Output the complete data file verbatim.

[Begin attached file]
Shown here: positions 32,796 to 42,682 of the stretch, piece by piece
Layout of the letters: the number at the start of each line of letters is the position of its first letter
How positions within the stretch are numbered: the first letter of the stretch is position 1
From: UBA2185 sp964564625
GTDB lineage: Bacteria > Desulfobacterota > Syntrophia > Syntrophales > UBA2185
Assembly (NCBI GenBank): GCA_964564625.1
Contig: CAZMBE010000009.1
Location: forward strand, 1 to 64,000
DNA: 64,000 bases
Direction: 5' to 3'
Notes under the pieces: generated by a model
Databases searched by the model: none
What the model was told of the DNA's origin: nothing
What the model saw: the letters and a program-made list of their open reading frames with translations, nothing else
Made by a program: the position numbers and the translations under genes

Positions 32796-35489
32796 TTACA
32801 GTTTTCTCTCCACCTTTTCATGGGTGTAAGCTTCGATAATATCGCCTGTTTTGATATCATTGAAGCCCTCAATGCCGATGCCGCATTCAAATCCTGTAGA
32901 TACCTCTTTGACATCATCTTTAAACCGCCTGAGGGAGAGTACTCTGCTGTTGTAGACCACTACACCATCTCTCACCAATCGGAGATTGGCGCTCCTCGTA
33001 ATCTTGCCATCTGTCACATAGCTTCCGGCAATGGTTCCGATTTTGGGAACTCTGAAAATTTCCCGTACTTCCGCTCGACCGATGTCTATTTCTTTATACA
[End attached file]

Shown here: positions 32,796 to 42,682 of the stretch, piece by piece
Layout of the letters: the number at the start of each line of letters is the position of its first letter
How positions within the stretch are numbered: the first letter of the stretch is position 1
From: UBA2185 sp964564625
GTDB lineage: Bacteria > Desulfobacterota > Syntrophia > Syntrophales > UBA2185
Assembly (NCBI GenBank): GCA_964564625.1
Contig: CAZMBE010000009.1
Location: forward strand, 1 to 64,000
DNA: 64,000 bases
Direction: 5' to 3'
Notes under the pieces: generated by a model
Databases searched by the model: none
What the model was told of the DNA's origin: nothing
What the model saw: the letters and a program-made list of their open reading frames with translations, nothing else
Made by a program: the position numbers and the translations under genes

Positions 32796-35489
32796 TTACA
32801 GTTTTCTCTCCACCTTTTCATGGGTGTAAGCTTCGATAATATCGCCTGTTTTGATATCATTGAAGCCCTCAATGCCGATGCCGCATTCAAATCCTGTAGA
32901 TACCTCTTTGACATCATCTTTAAACCGCCTGAGGGAGAGTACTCTGCTGTTGTAGACCACTACACCATCTCTCACCAATCGGAGATTGGCGCTCCTCGTA
33001 ATCTTGCCATCTGTCACATAGCTTCCGGCAATGGTTCCGATTTTGGGAACTCTGAAAATTTCCCGTACTTCCGCTCGACCGATGTCTATTTCTTTATACA